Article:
Protestors by candlelight

Jordanians turn off the lights to protest gas deal with Israel

Citizens have been protesting the signing of a deal to purchase gas from Israel, and Sunday night, many shut off their lights for an hour to communicate their displeasure; 'The gas deal is an occupation,' was the slogan.

Ever since the announcement last week that an American-Israeli consortium had signed a deal to export gas to Jordan, the protests in the kingdom haven't ceased. After protests and demonstrations on Friday in Amman with the slogan "The gas deal is an occupation," opponents on Sunday night chose to turn off their lights for an hour.



The $10-billion contract was signed with the National Electric Power Company of Jordan (NEPCO) and would provide 8.4 million cubic meters of gas to Jordan per diem over 15 years with an option of 1.4 million supplementary cubic meters.


Friday, following Muslim prayers, hundreds protested in the capital against "the importation of gas from the Zionist enemy" after being encouraged to do so by professional syndicates and political parties that also call to cancel the peace treaty with Israel. "The Jordanian people is free; the Zionists' gas is a disgrace."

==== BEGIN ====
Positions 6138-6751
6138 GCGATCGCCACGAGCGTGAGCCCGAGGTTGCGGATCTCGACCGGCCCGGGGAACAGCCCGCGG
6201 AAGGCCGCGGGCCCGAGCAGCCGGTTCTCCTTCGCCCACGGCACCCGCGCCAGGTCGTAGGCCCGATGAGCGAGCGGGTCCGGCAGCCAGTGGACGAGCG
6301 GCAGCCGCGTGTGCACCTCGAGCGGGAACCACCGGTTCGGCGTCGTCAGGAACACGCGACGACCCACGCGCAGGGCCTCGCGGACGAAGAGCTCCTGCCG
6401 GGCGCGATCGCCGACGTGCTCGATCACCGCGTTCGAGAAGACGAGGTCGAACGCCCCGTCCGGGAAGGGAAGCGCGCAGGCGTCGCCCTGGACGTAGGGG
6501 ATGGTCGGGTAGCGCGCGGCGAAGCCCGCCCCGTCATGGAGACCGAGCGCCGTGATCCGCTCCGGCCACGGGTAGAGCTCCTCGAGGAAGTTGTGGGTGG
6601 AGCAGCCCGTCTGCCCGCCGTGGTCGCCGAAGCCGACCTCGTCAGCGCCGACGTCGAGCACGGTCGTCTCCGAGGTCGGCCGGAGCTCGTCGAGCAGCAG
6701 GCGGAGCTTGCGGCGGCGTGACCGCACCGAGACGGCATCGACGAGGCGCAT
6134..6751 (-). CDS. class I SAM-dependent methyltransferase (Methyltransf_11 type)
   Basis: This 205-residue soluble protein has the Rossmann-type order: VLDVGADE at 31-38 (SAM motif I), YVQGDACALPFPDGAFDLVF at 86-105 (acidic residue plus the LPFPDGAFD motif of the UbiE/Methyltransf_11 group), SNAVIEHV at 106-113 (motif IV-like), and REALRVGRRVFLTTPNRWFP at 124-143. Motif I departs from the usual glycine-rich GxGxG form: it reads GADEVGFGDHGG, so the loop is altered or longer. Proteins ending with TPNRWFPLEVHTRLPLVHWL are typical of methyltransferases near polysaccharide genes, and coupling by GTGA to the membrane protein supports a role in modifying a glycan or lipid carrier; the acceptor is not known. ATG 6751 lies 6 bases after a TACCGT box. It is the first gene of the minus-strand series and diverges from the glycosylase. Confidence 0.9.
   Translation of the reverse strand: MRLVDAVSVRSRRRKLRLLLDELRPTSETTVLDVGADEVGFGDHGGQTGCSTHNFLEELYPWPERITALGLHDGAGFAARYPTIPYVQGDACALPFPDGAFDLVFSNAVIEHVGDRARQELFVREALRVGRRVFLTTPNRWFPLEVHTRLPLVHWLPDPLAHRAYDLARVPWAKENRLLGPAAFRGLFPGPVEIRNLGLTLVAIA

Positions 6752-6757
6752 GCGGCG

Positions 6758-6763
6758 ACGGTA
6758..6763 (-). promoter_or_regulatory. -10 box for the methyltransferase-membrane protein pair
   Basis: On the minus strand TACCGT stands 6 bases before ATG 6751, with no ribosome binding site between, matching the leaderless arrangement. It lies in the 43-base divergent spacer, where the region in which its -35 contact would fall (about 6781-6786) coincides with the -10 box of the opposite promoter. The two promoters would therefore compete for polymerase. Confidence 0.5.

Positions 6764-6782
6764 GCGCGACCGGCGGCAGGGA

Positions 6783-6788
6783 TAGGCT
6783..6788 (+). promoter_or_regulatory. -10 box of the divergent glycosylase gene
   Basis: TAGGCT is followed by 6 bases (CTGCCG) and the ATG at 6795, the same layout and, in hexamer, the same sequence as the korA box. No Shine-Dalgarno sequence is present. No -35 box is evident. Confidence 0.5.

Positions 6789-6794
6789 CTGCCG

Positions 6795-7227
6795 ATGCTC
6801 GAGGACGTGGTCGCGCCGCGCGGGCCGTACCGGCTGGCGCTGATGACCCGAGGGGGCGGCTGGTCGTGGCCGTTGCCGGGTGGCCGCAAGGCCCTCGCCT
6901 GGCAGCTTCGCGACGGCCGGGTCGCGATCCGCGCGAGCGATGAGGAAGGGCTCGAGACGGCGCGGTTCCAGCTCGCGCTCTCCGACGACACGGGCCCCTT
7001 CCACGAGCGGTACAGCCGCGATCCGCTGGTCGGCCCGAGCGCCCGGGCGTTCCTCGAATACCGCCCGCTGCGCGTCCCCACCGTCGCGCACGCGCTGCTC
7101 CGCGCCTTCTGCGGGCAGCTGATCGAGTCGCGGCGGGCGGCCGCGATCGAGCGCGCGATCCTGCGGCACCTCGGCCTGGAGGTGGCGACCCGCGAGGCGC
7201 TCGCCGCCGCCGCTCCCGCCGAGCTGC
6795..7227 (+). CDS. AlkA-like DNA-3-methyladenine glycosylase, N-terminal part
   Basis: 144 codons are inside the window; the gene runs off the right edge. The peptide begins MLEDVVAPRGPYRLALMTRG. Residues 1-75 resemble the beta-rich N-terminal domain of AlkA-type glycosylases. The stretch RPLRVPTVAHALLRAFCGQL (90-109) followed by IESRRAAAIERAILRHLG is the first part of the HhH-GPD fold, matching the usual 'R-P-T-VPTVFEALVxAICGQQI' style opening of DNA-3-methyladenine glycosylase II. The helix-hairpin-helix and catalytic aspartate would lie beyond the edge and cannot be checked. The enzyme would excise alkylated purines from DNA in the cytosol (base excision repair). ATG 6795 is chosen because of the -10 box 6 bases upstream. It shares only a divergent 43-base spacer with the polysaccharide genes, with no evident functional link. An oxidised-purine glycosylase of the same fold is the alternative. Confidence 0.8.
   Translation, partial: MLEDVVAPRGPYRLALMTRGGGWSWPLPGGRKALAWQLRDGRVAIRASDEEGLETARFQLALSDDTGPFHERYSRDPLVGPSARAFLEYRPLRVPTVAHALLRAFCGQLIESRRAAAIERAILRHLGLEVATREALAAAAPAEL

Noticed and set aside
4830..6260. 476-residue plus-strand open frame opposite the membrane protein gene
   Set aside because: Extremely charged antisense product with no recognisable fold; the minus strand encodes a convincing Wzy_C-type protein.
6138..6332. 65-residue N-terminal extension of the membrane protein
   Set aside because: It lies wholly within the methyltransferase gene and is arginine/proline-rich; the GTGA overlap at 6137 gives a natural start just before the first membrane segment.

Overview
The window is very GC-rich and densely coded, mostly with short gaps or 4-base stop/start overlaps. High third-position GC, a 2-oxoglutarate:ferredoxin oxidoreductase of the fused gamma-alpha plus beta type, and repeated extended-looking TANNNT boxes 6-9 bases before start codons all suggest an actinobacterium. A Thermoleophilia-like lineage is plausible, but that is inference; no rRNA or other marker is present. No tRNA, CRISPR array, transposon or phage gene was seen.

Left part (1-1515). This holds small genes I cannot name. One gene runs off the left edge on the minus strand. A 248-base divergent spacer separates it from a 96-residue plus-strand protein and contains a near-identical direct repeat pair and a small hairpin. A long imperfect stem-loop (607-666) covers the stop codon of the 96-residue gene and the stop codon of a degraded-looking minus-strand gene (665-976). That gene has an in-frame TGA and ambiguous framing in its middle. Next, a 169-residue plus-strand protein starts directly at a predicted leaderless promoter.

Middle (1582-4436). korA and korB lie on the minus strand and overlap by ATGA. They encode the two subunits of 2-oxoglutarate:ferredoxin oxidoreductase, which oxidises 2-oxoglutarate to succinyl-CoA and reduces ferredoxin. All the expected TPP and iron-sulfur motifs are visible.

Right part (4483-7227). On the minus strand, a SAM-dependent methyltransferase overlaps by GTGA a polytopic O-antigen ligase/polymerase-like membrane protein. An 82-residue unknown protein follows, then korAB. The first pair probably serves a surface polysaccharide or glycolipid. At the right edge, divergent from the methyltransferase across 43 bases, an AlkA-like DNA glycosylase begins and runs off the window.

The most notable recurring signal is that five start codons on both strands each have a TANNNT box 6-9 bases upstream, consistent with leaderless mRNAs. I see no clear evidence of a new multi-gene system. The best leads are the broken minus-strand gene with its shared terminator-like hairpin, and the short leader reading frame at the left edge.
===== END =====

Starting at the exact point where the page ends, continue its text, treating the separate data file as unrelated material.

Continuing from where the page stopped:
Amman Monday night
Amman Monday night

A social-media campaign called that citizens turn off their lights from 9 to 10pm to protest the controversial deal. Many uploaded pictures of themselves lit by candles to show their participation with a hashtag meaning "The enemy's gas is an occupation."


Calling for the lights-out
Calling for the lights-out


The Islamic Action Front, the political arm of the Muslim Brotherhood that just reintegrated into the Jordanian parliament, denounced on Monday "the unjustified obstinacy of the government in the Zionist entity's gas, knowing that this product is stolen from the waters of occupied Palestine."


Protest candles
Protest candles


Deputy Prime Minister for Economic Affairs Dr. Jawad Al-Anani, who attended Israeli statesman Shimon Peres's funeral on Friday, commented on Monday morning, "The government is aware of the popular opinion relating to the deal, but it is acting purely economically. There are no political issues in the deal." He also pointed out that the deal was signed between NEPCO and Noble, an American part of the consortium.


פרסום ראשון: 10.03.16, 15:37
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